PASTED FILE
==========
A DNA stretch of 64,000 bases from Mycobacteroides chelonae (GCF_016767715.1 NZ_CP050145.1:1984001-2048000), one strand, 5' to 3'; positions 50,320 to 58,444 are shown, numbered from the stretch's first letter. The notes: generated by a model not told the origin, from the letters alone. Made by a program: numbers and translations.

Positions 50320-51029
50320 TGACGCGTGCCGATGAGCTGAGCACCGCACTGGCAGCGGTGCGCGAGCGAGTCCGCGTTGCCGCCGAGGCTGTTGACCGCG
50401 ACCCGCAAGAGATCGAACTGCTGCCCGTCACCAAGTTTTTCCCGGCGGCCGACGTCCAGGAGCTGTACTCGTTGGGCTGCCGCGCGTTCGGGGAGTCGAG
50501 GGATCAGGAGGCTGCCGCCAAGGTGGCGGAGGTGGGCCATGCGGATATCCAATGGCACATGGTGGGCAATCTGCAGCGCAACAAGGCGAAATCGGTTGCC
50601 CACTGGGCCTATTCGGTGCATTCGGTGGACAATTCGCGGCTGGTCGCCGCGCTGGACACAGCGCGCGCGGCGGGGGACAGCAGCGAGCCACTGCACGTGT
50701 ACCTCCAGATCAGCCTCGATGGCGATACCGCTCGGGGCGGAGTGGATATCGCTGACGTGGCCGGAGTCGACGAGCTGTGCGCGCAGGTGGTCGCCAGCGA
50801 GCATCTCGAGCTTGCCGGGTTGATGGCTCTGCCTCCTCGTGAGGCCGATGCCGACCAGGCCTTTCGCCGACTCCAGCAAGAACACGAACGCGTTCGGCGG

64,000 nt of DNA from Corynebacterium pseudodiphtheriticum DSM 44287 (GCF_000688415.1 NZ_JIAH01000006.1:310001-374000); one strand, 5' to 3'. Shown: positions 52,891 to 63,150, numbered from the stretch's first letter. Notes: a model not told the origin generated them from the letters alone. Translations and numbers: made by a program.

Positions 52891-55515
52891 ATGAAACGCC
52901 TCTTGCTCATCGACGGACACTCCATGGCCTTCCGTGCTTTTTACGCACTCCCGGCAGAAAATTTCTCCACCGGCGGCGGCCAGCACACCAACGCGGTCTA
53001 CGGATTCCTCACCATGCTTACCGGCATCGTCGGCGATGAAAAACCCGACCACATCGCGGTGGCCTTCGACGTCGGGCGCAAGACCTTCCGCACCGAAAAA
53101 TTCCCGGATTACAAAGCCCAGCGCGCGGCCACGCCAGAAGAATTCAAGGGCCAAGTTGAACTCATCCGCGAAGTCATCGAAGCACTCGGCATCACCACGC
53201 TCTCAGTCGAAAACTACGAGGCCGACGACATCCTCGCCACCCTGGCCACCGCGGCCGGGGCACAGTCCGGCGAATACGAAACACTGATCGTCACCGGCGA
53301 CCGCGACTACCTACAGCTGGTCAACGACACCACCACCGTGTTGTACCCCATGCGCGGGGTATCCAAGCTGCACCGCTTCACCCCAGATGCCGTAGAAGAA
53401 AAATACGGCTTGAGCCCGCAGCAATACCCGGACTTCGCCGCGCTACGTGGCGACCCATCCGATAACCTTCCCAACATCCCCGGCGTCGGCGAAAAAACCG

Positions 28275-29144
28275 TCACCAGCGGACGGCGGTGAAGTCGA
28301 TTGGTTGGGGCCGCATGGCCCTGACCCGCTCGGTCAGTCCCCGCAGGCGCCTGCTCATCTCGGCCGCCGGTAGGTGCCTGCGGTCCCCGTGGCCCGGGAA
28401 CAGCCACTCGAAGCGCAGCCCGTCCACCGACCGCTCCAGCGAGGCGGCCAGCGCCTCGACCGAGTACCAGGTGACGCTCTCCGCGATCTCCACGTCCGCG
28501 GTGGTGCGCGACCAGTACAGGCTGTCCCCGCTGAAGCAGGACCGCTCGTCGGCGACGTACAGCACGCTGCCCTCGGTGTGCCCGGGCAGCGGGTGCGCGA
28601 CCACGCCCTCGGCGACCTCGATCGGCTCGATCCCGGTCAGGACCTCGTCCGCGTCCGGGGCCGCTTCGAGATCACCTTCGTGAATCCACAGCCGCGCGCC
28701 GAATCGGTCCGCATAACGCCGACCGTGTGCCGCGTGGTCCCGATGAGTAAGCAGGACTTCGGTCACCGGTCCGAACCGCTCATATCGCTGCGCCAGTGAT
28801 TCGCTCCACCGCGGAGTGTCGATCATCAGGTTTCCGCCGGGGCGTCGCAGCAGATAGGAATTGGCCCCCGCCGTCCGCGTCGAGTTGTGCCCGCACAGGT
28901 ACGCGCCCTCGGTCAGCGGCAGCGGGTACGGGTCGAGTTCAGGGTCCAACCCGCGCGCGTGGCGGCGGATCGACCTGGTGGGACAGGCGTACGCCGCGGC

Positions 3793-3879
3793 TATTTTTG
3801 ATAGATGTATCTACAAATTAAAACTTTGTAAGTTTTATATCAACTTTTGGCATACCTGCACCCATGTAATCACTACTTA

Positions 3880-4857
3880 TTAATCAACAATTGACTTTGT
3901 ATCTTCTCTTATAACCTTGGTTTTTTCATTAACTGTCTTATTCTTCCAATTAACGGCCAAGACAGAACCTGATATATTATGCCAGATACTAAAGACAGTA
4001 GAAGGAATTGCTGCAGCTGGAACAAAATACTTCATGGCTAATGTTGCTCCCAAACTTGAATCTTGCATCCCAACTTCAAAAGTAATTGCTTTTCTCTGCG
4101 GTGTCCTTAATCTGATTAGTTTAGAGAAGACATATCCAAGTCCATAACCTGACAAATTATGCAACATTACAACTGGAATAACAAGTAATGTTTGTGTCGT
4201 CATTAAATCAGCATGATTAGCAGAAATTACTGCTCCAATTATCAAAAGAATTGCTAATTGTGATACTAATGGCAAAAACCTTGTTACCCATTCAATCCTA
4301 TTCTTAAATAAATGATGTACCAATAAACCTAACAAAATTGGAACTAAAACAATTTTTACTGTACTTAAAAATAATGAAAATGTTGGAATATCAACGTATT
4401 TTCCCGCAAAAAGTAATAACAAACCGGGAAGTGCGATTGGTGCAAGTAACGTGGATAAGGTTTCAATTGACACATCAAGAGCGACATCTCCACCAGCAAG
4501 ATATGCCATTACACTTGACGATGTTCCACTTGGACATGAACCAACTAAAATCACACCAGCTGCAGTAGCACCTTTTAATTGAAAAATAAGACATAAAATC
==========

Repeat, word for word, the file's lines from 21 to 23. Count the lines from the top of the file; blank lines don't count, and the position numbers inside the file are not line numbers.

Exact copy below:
28401 CAGCCACTCGAAGCGCAGCCCGTCCACCGACCGCTCCAGCGAGGCGGCCAGCGCCTCGACCGAGTACCAGGTGACGCTCTCCGCGATCTCCACGTCCGCG
28501 GTGGTGCGCGACCAGTACAGGCTGTCCCCGCTGAAGCAGGACCGCTCGTCGGCGACGTACAGCACGCTGCCCTCGGTGTGCCCGGGCAGCGGGTGCGCGA
28601 CCACGCCCTCGGCGACCTCGATCGGCTCGATCCCGGTCAGGACCTCGTCCGCGTCCGGGGCCGCTTCGAGATCACCTTCGTGAATCCACAGCCGCGCGCC